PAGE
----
Neo-Luddites: internet usage in local politics

The 2010 automated elections proves without a doubt that the internet is going to be the future of propaganda. While the efficacy of mass https://ardeend.wordpress.com/wp-admin/post.php?post=979&action=editcampaigning is still questionable (see: Manny Villar) , there can be no question that the impact of social media is only going stronger. At least, in the national arena. In the local scene meanwhile, things aren’t as clear-cut.

Travel and communication is difficult in our mountainous archipelagic country. Despite the establishment of the RO-RO port system, travel through our hilly lands is still perilously hindered. Airplanes and the occasional boats are used to move from one point of the country to another. A difficulty which the digital revolution continues to address.

With the introduction of the internet, skype and SMS we are able to instantaneously connect to any cellphone or internet-conected device in the country. The emergence of 3g modems and smartphones extends the reach of laptops even in remote regions of the planet  untainted with civilization. Certainly, the ubiquity of cellphones means that their significance in the texting capital of the planet needs no flourish.

Yet despite the sheer accessibility of the world wide web, many of our country’s political leaders veer away from its true potential. The only people it would seem that use social media (and other forms of internet propaganda) are national figures with a national constituency. I have yet to see a local political party use twitter for their ends.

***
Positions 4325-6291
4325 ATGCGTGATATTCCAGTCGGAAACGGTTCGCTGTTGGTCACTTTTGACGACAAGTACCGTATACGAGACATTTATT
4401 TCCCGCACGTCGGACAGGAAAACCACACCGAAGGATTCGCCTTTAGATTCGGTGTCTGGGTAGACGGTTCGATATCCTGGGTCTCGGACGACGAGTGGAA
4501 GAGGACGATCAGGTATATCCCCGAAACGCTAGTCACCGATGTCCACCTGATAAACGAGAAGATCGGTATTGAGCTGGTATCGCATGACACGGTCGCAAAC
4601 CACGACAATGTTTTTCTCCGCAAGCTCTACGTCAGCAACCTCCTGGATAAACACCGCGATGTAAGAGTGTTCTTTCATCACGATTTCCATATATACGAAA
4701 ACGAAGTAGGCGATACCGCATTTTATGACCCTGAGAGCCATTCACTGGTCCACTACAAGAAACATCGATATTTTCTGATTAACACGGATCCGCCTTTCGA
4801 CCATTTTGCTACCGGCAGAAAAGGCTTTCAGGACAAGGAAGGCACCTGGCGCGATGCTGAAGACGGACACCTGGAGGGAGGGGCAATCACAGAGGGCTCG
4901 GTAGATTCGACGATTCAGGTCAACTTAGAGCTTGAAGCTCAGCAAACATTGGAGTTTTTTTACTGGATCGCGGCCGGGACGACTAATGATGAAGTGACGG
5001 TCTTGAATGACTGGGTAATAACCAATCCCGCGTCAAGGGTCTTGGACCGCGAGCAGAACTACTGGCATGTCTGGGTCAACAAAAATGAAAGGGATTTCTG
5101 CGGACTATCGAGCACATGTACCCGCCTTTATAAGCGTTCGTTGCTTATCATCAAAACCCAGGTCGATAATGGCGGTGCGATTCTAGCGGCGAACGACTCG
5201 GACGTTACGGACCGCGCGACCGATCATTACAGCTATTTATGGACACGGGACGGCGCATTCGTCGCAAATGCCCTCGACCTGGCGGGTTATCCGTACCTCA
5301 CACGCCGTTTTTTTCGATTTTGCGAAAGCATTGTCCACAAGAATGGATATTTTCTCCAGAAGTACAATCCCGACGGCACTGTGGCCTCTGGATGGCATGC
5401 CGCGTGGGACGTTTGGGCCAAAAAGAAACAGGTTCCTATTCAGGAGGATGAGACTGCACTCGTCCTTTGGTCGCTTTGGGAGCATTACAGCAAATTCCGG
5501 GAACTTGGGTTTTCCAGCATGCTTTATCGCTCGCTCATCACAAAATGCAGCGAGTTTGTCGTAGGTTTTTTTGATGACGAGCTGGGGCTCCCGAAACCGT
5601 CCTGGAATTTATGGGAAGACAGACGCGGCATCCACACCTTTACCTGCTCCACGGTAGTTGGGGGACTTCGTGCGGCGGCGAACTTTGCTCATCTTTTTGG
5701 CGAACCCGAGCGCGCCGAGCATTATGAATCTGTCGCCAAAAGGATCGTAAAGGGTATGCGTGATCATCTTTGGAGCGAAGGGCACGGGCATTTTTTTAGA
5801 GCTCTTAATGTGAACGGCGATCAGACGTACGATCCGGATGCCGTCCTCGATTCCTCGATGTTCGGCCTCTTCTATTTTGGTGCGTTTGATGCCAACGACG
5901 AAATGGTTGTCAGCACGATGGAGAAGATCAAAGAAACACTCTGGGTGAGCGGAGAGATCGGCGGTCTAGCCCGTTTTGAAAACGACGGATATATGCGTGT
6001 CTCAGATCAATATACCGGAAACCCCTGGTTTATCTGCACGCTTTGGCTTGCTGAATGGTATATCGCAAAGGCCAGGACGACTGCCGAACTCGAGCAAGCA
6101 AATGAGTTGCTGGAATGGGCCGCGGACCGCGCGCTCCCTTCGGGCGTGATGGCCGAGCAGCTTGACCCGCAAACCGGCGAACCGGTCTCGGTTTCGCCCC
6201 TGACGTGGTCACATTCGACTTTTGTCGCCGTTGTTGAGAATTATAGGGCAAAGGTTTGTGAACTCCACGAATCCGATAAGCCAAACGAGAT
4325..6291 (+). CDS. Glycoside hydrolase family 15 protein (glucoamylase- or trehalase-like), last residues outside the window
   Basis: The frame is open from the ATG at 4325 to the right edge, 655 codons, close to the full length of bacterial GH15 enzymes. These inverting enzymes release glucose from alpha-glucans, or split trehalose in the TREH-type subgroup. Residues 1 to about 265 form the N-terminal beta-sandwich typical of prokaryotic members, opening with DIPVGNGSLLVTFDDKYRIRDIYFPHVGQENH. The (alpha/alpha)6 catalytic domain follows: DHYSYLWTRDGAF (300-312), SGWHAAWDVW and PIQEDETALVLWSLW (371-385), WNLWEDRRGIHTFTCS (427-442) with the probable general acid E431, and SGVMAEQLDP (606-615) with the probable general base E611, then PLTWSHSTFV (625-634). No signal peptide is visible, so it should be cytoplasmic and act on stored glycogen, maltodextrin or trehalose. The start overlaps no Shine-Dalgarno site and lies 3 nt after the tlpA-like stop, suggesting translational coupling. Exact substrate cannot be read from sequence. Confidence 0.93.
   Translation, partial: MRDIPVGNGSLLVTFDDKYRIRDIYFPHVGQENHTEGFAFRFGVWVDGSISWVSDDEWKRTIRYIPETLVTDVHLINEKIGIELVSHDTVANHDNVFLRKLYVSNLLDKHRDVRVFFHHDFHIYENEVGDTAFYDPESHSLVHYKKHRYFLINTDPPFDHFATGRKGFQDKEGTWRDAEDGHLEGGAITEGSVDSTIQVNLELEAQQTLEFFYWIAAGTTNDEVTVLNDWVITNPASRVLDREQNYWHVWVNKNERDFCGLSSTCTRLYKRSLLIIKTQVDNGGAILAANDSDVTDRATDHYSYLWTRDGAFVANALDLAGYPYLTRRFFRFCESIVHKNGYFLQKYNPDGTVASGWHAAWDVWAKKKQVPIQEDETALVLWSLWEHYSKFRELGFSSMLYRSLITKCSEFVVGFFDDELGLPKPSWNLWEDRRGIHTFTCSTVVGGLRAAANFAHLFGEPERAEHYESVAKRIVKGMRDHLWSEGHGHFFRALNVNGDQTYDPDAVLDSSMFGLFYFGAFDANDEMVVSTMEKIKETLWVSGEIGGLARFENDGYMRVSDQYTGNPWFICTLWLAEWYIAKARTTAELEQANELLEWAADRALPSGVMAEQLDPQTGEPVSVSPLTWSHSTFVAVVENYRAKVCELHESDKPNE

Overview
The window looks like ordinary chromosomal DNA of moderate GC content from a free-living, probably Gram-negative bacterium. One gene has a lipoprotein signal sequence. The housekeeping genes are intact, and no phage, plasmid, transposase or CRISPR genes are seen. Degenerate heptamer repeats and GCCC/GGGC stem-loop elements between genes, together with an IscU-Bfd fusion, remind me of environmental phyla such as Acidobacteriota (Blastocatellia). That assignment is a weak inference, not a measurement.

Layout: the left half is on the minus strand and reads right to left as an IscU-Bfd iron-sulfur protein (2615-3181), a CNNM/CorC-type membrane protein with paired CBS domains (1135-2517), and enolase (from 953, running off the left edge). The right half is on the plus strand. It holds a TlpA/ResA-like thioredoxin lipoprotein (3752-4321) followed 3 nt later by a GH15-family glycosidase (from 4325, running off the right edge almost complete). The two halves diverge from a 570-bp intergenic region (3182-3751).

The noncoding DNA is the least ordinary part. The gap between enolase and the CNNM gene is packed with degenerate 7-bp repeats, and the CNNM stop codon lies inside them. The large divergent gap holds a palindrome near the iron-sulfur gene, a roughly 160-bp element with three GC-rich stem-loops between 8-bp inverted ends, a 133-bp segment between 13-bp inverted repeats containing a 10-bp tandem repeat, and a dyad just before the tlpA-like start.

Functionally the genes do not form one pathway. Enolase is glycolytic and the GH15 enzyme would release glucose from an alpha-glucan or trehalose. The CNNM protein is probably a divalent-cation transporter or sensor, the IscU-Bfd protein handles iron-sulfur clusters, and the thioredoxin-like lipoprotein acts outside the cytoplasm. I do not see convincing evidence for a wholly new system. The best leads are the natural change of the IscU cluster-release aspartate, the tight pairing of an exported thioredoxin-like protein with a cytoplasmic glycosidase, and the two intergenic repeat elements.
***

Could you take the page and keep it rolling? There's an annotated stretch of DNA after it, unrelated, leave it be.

Recently, I was fortunate enough to ask one of our province’s political leader what their plans were for online advertising. The shrill reply was that their was none; courtesy of photoshop and people with too much time on their hands. How fearless of our political patrons! Makes you wonder why they place their name in the limelight in the first place.

If history is any guide however, this apprehension can only come from the sheer swiftness the new medium is encroaching traditional forms of information distribution. Our common politician, in all their years of altering public perception through traditional means(radio, newspapers, television ) are yet to master the interwebs. Since the democraticizing/anarchist power of the collaborative medium, gives individuals the power to twist ideas as instantly as webmasters can post. Then again, it’s probably just bad experience from their fellow compatriots.

UPDATE: Cebu Congressman Pablo John “JP” Garcia is even paying for facebook ads. So far his facebook page already has 22, 539 likes. His twitter followers is at 617. Way to go Congressman.


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